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Short-term rental sector ‘must engage with government and regulators’

The short-term rental sector has been urged to engage with the government and regulators as it plays an important role in the post-pandemic recovery of travel and tourism.

Opening today’s Short Term Rental Summit in London, UK tourism minister Nigel Huddleston said the sector contributes billions of pounds to the UK economy.

He said tourism in the UK is recovering with inbound fight bookings now running at 80% of 2019 volumes and hotel occupancy in some regions back to, or beyond, pre-pandemic levels.


More: UK travel and tourism ‘to create 70,000 jobs a year over next decade’


“We know visitors staying in properties contribute billions of pounds to the economy here in the UK, never mind the global picture, and it’s vital income for home owners.

“These visitors help boost local economies throughout the UK. For that reason, I believe the short term rental sector plays a vital role in the recovery.”

Huddleston added: “I do not need to tell you how difficult the last two years have been. We have all had to adapt considerably to make changes to the way we operate.

“We have continued, as government, to engage with the industry through the Tourism Council.”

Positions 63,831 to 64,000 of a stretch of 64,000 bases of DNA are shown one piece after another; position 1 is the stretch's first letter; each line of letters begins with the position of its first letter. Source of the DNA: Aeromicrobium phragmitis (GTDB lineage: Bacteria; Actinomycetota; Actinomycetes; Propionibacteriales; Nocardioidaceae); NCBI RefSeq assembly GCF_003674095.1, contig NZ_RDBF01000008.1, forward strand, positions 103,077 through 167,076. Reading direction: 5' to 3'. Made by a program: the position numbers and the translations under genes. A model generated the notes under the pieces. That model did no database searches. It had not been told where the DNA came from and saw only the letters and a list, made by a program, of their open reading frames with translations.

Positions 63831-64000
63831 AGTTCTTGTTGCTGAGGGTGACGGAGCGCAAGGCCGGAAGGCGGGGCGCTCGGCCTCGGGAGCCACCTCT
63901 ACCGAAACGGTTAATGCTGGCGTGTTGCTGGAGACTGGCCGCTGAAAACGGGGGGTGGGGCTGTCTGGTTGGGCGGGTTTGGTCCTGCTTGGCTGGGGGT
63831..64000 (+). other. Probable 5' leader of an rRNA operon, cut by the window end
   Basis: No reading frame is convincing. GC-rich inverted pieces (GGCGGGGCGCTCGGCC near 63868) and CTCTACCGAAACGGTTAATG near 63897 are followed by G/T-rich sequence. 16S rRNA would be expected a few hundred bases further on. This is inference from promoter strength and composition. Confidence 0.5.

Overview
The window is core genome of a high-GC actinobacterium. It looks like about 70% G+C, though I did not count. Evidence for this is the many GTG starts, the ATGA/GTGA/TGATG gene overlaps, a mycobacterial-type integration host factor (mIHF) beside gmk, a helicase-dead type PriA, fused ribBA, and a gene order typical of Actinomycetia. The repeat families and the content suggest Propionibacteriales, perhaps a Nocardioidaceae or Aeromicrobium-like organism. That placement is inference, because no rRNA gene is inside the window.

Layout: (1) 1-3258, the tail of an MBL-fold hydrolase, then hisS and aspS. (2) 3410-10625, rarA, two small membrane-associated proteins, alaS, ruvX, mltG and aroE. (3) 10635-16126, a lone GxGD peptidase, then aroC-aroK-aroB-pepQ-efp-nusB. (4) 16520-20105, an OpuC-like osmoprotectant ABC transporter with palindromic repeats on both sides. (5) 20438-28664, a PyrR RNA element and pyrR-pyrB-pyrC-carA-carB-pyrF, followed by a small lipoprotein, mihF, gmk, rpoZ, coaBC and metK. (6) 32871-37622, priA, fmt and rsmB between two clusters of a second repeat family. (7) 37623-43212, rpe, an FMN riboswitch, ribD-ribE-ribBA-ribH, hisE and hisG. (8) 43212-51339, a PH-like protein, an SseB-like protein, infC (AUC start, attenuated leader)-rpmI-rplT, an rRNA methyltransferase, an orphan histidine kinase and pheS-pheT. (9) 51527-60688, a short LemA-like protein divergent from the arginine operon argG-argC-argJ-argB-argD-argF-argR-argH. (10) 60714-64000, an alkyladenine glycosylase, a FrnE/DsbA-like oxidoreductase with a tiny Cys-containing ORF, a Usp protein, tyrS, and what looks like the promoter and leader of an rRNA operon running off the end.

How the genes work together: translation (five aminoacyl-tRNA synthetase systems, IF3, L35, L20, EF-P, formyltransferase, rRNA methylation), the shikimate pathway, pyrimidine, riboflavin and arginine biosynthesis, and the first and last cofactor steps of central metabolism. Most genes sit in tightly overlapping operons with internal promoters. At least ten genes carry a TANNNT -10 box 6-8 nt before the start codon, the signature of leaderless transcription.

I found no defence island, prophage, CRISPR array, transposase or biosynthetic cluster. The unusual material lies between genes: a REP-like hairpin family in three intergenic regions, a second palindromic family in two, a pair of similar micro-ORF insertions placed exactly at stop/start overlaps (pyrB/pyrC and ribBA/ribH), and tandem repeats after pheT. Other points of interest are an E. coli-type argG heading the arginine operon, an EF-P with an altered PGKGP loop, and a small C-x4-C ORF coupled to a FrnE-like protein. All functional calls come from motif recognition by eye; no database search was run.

The Tourism Council has met twice this year to discuss the most pressing issues in the sector, Huddleston said.

One area on the government’s radar is regulation of the growing short-term rental sector and a call for evidence has been issued to firms and organisations in the industry.

“We want to improve government’s understanding of the opportunities in the market today as well as the challenges,” Huddleston said.

“This will help us to identify proportionate responses to issues that arise from increases in short term lets.

“Your insight will help us to build a better picture of the market today. I urge you to engage with the government on these things. We need to hear your voice.

“Industry bodies play a vital role in this too. We want this to be a thriving market, but one that works for all stakeholders.”

The government has set up an interdepartmental body chaired by secretary of state for culture, media and sport Nadine Dorries to devise a strategic approach to the UK visitor economy.

It has identified a need to kick-start growth in the northeast, which is lagging other regions, and is looking at bringing in a domestic rail pass, similar to one available to overseas visitors, to aid recovery.

It will also work on the delivery of the government’s eco-friendly tourism commitments which Huddleston said aims to make the UK a global leader in sustainable tourism.

He said the government wants the future to be ambitious in terms of sustainability while continuing to provide fulfilling careers and business opportunities for many years to come.

“You are a vital part of the economy and what you do brings joy to millions of people both domestically and overseas.”

Huddleston told the summit the UK is in a prime position to benefit from the post-pandemic rebound in travel.

“The UK has been one of the most open countries in Europe for travelling for quite some time, particularly since we removed the barriers to international travel,” he said.

Upcoming events in the UK like the Queen’s Platinum Jubilee celebrations, UEFA Women’s Euro 2022, the Commonwealth Games in Birmingham, and the Rugby League World Cup are all expected to drive visitors this year.

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